Multi-user dimension



games
(MUD) (Or Multi-User Domain, originally “Multi-User Dungeon”) A class of multi-player interactive game, accessible via the Internet or a modem. A MUD is like a real-time chat forum with structure; it has multiple “locations” like an adventure game and may include combat, traps, puzzles, magic and a simple economic system. A MUD where characters can build more structure onto the database that represents the existing world is sometimes known as a “MUSH”. Most MUDs allow you to log in as a guest to look around before you create your own character.
Historically, MUDs (and their more recent progeny with names of MU- form) derive from a hack by Richard Bartle and Roy Trubshaw on the University of Essex’s DEC-10 in 1979. It was a game similar to the classic Colossal Cave adventure, except that it allowed multiple people to play at the same time and interact with each other. Descendants of that game still exist today and are sometimes generically called BartleMUDs. There is a widespread myth that the name MUD was trademarked to the commercial MUD run by Bartle on British Telecom (the motto: “You haven’t *lived* ’til you’ve *died* on MUD!”); however, this is false – Richard Bartle explicitly placed “MUD” in the PD in 1985. BT was upset at this, as they had already printed trademark claims on some maps and posters, which were released and created the myth.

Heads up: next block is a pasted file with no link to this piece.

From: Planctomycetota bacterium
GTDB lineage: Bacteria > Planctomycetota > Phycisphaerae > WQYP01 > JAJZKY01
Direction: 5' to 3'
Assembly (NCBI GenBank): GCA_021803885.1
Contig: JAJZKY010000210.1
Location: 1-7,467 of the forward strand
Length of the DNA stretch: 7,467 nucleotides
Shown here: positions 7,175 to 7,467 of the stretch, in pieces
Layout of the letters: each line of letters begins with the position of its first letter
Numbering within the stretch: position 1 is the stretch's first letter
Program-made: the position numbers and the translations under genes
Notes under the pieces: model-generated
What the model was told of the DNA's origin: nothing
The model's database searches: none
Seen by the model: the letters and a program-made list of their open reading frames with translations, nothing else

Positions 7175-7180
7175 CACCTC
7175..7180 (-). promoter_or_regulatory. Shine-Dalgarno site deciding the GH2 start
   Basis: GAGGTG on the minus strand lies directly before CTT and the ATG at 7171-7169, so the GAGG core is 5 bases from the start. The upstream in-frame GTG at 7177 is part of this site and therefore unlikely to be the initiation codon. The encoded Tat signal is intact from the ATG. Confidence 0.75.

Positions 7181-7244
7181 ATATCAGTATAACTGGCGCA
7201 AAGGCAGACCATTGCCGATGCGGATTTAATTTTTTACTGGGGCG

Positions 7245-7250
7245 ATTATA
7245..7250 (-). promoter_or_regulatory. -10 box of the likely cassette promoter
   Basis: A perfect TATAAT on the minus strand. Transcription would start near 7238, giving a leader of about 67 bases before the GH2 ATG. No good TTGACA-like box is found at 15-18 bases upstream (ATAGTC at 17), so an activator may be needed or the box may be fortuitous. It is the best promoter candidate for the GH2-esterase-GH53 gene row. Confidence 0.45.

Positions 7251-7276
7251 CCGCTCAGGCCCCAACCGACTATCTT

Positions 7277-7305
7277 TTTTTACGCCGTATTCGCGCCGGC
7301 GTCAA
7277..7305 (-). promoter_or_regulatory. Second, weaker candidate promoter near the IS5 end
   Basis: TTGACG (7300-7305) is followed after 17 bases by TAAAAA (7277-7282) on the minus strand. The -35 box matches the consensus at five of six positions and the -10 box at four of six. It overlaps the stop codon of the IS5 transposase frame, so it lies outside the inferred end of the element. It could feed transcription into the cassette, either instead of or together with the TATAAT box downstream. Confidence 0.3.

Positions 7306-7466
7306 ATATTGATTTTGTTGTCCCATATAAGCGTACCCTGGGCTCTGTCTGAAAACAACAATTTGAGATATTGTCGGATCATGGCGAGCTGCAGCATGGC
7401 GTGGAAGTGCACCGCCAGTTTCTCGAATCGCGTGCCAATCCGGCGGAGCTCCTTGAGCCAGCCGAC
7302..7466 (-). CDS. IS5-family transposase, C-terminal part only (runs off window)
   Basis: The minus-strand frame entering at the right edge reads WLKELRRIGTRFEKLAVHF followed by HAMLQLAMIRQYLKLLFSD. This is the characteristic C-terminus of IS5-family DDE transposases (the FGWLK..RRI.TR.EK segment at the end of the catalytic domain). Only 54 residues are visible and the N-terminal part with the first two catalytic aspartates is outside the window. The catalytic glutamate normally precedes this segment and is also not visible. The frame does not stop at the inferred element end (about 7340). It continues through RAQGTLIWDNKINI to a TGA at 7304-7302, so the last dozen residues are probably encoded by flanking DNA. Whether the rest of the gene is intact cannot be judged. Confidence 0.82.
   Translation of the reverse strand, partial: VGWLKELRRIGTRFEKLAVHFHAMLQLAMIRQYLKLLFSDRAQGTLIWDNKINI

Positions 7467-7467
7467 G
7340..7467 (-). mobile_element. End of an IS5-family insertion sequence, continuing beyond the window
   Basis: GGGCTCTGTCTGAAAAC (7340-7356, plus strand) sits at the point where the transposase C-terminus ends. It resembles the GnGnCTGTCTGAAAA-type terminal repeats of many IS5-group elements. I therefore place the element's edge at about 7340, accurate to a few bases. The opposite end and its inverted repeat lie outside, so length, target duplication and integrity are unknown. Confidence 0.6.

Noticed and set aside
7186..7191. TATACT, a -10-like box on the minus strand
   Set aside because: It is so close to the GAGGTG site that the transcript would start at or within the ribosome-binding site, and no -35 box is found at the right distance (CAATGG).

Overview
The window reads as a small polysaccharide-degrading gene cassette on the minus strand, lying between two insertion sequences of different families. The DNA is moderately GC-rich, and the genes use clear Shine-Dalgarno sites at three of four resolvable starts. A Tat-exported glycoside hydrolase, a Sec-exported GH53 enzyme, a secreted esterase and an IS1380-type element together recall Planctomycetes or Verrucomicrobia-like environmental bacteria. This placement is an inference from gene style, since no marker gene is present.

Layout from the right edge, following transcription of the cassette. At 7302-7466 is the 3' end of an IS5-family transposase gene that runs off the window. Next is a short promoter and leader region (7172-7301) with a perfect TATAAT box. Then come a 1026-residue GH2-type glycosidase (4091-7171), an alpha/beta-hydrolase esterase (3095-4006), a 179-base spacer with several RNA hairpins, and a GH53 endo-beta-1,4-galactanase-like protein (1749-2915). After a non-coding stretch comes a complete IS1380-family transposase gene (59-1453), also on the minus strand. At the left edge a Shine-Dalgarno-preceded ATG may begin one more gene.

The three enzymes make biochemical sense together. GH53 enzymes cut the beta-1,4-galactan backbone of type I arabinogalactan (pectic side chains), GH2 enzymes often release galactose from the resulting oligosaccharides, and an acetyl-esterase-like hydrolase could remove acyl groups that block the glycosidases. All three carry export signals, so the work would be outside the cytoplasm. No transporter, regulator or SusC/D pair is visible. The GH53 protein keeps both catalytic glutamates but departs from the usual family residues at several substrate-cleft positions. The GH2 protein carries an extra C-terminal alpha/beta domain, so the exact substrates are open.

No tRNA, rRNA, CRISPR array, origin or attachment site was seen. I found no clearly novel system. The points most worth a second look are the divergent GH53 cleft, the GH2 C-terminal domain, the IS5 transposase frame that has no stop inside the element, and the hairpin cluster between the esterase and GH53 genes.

Students on the European academic networks quickly improved on the MUD concept, spawning several new MUDs (VAXMUD, AberMUD, LPMUD). Many of these had associated bulletin-board systems for social interaction. Because these had an image as “research” they often survived administrative hostility to BBSs in general. This, together with the fact that Usenet feeds have been spotty and difficult to get in the UK, made the MUDs major foci of hackish social interaction there.
AberMUD and other variants crossed the Atlantic around 1988 and quickly gained popularity in the US; they became nuclei for large hacker communities with only loose ties to traditional hackerdom (some observers see parallels with the growth of Usenet in the early 1980s). The second wave of MUDs (TinyMUD and variants) tended to emphasise social interaction, puzzles, and cooperative world-building as opposed to combat and competition. In 1991, over 50% of MUD sites are of a third major variety, LPMUD, which synthesises the combat/puzzle aspects of AberMUD and older systems with the extensibility of TinyMud. The trend toward greater programmability and flexibility will doubtless continue.
The state of the art in MUD design is still moving very rapidly, with new simulation designs appearing (seemingly) every month. There is now a move afoot to deprecate the term MUD itself, as newer designs exhibit an exploding variety of names corresponding to the different simulation styles being explored.
UMN MUD Gopher page (gopher://spinaltap.micro.umn.edu/11/fun/Games/MUDs/Links).
U Pennsylvania MUD Web page (http://cis.upenn.edu/~lwl/mudinfo.html).
See also bonk/oif, FOD, link-dead, mudhead, MOO, MUCK, MUG, MUSE, chat.
Usenet newsgroups: news:rec.games.mud.announce, news:rec.games.mud.admin, news:rec.games.mud.diku, news:rec.games.mud.lp, news:rec.games.mud.misc, news:rec.games.mud.tiny.
(1994-08-10)

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